What is Insulin Resistance?

Insulin resistance describes when the body produces insulin but the usual actions of insulin are not mediated.

Glucose is one of the most important sources of the body's energy and is obtained from the foods we ingest. Rice, potatoes, bread, milk, cereal, and fruit are all important sources of glucose and other sugars. Once ingested, glucose is absorbed from food into the bloodstream where it is carried into cells to provide energy for various cellular functions.

This cellular uptake of glucose is stimulated by insulin which is secreted from pancreatic beta cells. Insulin also stimulates the liver to convert excess glucose into glycogen for storage and suppresses the production of glucose.

Type 1 diabetes

In type 1 diabetes, no insulin is produced, meaning glucose is not taken up from the blood, leading to a high blood sugar level or hyperglycemia.

Type 2 diabetes

In type 2 diabetes, blood sugar levels are also raised, because an inadequate amount of insulin is produced to facilitate the cellular uptake of glucose by the body's cells. Alternatively, insulin levels may be sufficient, but the body cells fail to respond normally to the presence of insulin, even when levels are raised. This is called insulin resistance.

The resulting lack of glucose in cells triggers the pancreatic cells to produce more insulin still, resulting in raised blood levels of insulin or hyperinsulinemia.

In healthy individuals, the effects of insulin are mediated when it binds to insulin receptors present on various target cells such as the fat, muscle and liver cells. In the case of insulin resistance, however, the high level of blood insulin triggers a down regulation or a decrease in the amount of insulin receptors produced. This leads to a diminished cellular response to insulin, even when levels are raised.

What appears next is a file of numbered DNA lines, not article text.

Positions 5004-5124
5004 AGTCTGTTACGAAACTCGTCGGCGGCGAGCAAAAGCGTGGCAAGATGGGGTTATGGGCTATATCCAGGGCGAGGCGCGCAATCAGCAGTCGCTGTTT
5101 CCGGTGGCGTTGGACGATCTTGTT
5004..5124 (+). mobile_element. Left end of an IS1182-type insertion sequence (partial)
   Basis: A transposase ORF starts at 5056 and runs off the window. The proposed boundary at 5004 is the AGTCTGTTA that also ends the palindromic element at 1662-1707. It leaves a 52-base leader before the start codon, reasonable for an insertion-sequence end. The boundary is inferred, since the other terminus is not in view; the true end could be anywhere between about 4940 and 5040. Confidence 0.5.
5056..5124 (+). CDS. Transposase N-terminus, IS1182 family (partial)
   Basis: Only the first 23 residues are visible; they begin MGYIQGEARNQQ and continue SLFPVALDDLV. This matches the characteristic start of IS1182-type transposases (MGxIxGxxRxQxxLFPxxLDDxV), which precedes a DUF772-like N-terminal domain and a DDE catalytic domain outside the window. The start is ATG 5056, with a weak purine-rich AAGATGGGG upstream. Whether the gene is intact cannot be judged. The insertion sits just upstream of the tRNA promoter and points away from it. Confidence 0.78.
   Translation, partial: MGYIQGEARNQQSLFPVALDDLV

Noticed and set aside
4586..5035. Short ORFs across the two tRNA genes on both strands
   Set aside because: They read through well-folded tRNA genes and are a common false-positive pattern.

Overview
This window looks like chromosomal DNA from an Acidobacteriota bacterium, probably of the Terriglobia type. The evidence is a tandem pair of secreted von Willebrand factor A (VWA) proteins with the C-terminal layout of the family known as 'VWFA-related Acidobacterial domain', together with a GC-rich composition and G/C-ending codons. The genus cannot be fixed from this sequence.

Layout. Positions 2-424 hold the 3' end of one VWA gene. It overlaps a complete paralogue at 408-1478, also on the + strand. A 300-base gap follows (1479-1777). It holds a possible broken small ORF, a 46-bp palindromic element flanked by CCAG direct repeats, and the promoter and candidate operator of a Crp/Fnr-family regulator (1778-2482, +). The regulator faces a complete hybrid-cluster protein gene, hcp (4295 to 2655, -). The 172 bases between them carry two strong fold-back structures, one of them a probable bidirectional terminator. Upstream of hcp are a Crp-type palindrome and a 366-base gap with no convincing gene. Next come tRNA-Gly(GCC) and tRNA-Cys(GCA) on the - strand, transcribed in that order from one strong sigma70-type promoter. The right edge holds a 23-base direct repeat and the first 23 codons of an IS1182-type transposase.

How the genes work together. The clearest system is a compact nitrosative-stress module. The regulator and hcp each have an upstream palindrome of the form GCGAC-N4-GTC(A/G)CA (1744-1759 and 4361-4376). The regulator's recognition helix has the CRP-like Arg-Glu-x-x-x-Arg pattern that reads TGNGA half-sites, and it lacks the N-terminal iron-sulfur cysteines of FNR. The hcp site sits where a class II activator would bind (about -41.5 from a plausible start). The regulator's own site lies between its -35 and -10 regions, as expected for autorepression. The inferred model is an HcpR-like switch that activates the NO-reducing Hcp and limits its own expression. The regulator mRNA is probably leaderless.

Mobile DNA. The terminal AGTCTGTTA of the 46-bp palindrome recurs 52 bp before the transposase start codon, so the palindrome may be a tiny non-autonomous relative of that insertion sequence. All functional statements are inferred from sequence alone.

Therefore, type 1 diabetes is caused by an actual deficiency in insulin while type 2 is caused by a relative deficiency.

As insulin resistance increases, the insulin-mediated effects on fat cells are reduced; the uptake of lipids circulating in the blood is decreased and the breakdown of stored triglycerides into free fatty acids is increased. Insulin resistance is therefore characterized by increased levels of triglyceride and other fats in the blood.

In the liver, insulin resistance reduces the conversion of glucose to glycogen for storage and the organ also fails to suppress glucose production. Furthermore, insulin resistance interrupts kidney function and can cause high blood pressure.

Together, these effects raise a person's risk for complications such as cardiovascular disease and stroke.

Further Reading

Last Updated: Jul 3, 2023

Dr. Ananya Mandal

Written by

Dr. Ananya Mandal

Dr. Ananya Mandal is a doctor by profession, lecturer by vocation and a medical writer by passion. She specialized in Clinical Pharmacology after her bachelor's (MBBS). For her, health communication is not just writing complicated reviews for professionals but making medical knowledge understandable and available to the general public as well.


Please use one of the following formats to cite this article in your essay, paper or report:

  • APA

    Mandal, Ananya. (2023, July 03). What is Insulin Resistance?. News-Medical. Retrieved on June 20, 2024 from https://www.news-medical.net/health/What-is-Insulin-Resistance.aspx.

  • MLA

    Mandal, Ananya. "What is Insulin Resistance?". News-Medical. 20 June 2024. <https://www.news-medical.net/health/What-is-Insulin-Resistance.aspx>.

  • Chicago

    Mandal, Ananya. "What is Insulin Resistance?". News-Medical. https://www.news-medical.net/health/What-is-Insulin-Resistance.aspx. (accessed June 20, 2024).

  • Harvard

    Mandal, Ananya. 2023. What is Insulin Resistance?. News-Medical, viewed 20 June 2024, https://www.news-medical.net/health/What-is-Insulin-Resistance.aspx.


The opinions expressed here are the views of the writer and do not necessarily reflect the views and opinions of News Medical.
Post a new comment

While we only use edited and approved content for Azthena answers, it may on occasions provide incorrect responses. Please confirm any data provided with the related suppliers or authors. We do not provide medical advice, if you search for medical information you must always consult a medical professional before acting on any information provided.

Your questions, but not your email details will be shared with OpenAI and retained for 30 days in accordance with their privacy principles.

Please do not ask questions that use sensitive or confidential information.

Read the full Terms & Conditions.

You might also like...
Ancient grains show promise for type 2 diabetes